Letters to the Editor

110kmh means greater emissions

OPINION: On the government website for safe and fuel-efficient driving, the New Zealand Transport Agency urges drivers to ''travel at moderate, steady speeds and avoid high speeds as they result in greater emissions''.

Look at the cause of bad behaviour

OPINION: Tom Parsons (Troubled? Or just trouble, November 22) has a rather narrow view of the issues of diagnosis of learning difficulties.

Drink-drive limits are harmful

OPINION: Just a few more days now for the new drink-drive limits to come into effect and an opportunity for the police to take advantage of it by randomly disrupting innocent people's driving plans, maybe making a few thousand bucks on the side.

Aucklanders less keen on super-city

OPINION: Of course Roger Blakeley, as an Auckland Council employee with a personal perspective or not, supports the super-city/local board structure (Local boards getting voice, November 25).

Air connections socially important

OPINION: Russell Armitage is absolutely correct in his comments (Letters, November 25) regarding Air New Zealand's cuts to services.

Foreign doctors go for many reasons

OPINION: I read with interest your article concerning the cardiac electrophysiology specialist leaving New Zealand due to concerns over the country's health system (Top heart specialist quits in disgust, November 15).

Look back for better parking method

OPINION: Did anyone notice the manner in which the motor vehicles were parked in the story about the mystery tourist's film of 1940s Wellington (Novembr 22)?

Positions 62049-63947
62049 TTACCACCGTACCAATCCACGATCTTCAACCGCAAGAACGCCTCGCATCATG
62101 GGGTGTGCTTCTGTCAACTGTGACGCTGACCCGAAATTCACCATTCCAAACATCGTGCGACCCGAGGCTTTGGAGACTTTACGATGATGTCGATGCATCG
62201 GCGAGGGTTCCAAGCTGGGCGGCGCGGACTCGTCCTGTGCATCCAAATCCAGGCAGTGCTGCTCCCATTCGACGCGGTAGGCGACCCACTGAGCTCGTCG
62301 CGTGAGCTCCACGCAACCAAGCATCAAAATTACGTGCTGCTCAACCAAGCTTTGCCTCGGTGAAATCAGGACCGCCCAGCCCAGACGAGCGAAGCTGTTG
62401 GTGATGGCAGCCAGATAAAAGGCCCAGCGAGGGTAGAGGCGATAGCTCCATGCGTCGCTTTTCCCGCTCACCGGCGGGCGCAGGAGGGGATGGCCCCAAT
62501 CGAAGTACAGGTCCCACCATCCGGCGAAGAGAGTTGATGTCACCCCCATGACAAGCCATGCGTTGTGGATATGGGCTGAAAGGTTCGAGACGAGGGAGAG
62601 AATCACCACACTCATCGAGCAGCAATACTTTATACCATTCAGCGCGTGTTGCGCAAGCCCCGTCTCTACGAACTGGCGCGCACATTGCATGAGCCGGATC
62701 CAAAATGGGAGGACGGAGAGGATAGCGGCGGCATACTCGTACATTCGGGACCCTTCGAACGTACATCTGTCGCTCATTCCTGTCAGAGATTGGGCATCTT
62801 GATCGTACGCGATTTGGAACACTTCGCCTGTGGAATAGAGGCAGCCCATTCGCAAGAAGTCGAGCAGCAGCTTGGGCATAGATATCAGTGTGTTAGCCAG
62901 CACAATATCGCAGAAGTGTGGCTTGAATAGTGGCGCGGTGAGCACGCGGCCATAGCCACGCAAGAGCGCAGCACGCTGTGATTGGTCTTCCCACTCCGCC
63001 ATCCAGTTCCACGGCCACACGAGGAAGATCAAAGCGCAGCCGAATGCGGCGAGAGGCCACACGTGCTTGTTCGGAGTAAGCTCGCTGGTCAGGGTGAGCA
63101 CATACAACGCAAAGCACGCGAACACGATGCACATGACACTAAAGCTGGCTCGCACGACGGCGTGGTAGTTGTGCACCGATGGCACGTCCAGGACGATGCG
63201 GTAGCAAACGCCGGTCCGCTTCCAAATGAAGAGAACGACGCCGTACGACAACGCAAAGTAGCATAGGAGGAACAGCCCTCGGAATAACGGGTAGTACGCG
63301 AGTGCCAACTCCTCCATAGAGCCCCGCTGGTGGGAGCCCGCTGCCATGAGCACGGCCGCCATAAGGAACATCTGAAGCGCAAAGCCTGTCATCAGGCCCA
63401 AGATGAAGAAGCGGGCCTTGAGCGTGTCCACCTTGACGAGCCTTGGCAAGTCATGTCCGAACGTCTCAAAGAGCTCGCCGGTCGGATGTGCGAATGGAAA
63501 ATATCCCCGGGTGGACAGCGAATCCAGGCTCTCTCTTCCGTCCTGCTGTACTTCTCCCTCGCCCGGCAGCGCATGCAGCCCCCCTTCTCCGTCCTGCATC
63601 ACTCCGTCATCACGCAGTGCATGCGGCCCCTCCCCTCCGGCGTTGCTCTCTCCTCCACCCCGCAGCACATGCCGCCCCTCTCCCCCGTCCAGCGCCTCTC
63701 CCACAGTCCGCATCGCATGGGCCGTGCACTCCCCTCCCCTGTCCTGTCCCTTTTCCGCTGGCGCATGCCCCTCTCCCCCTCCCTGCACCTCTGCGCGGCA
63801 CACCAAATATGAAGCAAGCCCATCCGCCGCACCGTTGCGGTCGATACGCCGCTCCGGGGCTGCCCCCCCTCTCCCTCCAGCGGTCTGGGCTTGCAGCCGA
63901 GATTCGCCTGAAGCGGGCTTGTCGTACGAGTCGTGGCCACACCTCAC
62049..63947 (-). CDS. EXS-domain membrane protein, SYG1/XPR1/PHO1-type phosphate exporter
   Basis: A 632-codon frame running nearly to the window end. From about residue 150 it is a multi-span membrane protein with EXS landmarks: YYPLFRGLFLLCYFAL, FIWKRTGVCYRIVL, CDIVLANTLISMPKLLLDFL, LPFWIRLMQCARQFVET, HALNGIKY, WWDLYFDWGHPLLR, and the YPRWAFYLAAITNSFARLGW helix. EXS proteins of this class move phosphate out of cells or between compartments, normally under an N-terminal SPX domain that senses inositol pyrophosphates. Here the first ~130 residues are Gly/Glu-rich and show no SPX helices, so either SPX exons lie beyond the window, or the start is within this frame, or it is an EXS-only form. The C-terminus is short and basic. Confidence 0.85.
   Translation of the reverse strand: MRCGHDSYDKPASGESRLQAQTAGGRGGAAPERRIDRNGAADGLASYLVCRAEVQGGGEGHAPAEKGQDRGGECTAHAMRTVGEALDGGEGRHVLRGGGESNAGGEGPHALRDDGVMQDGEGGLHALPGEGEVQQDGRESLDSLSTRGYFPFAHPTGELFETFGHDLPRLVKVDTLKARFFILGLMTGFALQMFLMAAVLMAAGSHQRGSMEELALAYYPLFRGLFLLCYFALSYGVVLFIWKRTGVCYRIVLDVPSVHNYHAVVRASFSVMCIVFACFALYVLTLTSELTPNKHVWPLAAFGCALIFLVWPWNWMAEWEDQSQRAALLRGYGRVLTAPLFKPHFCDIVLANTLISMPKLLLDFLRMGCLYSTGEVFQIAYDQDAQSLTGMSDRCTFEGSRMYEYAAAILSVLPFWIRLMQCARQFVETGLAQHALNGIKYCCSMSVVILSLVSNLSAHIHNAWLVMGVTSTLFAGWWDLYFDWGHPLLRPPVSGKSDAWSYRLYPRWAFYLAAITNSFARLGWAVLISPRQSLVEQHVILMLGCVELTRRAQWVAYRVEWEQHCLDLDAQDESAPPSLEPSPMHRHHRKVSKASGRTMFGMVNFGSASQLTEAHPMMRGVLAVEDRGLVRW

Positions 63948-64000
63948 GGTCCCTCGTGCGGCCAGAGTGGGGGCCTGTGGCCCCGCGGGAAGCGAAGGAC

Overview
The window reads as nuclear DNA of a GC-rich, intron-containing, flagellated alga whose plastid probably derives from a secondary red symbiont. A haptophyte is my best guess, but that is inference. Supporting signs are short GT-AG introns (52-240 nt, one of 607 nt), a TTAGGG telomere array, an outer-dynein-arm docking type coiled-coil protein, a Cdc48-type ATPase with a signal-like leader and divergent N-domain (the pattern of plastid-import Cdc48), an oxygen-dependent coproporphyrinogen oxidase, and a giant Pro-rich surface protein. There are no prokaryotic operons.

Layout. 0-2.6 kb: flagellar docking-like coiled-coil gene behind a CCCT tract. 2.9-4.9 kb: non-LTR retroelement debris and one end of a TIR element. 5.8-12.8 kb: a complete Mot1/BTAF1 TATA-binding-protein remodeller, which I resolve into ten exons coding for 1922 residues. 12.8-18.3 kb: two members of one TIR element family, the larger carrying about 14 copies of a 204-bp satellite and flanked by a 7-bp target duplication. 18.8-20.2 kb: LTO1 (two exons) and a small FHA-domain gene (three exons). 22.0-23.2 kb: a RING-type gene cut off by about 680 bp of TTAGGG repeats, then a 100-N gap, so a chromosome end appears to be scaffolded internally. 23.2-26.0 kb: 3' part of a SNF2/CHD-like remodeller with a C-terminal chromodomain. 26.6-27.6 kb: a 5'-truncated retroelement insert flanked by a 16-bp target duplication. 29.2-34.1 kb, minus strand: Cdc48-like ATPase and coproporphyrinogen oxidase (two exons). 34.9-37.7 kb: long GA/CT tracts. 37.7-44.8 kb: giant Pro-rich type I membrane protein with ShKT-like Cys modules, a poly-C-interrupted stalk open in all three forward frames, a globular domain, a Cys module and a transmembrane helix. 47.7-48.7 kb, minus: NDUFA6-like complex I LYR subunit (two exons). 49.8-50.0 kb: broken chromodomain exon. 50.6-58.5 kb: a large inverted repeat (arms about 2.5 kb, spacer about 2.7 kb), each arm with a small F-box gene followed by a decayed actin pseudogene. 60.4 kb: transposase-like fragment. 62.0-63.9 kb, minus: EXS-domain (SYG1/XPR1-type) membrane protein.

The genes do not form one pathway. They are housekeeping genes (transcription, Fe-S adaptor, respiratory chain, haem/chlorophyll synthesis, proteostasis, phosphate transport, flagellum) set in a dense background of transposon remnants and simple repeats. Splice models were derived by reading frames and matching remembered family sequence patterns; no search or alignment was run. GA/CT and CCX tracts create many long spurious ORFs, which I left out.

Accidents almost impossible to avoid

OPINION: A car driver, to pass a cyclist safely, has to look left across their passenger's seat, out the left window and gauge a metre distance from the side of his car to the cyclist. How many are good at that - even stopped? While doing all this they peer through darkened windows and small mirrors and have cars approaching at speed. So accidents must surely happen.

You can fight fire with fun

OPINION: An intention of the purveyors of ''dirty'' or ''attack'' politics is to put people off engaging with the political process, in other words to depoliticise as many voters as possible. Recent elections have seen an increase in such tactics and decreasing numbers of voters, especially among the young. Perhaps they have been successful? In Town changes neo- Nazi march to charity walk (November 20) clearly the good burghers of the Bavarian town of Wunsiedel have found imaginative ways to be politically active, beyond the ballot box.

Merger claims all hot air

OPINION: Lower Hutt Mayor Ray Wallace can count me out of the overwhelming disapproval he claims (November 24) from Hutt residents against (as yet unannounced) council mergers. Like him and everyone else in the region, I live in Wellington, pay rates to and vote for a Wellington (regional) council - it exists now.

Take a wider view of problem

OPINION: Tom Parsons' comments are deeply disturbing.

Disorders not so common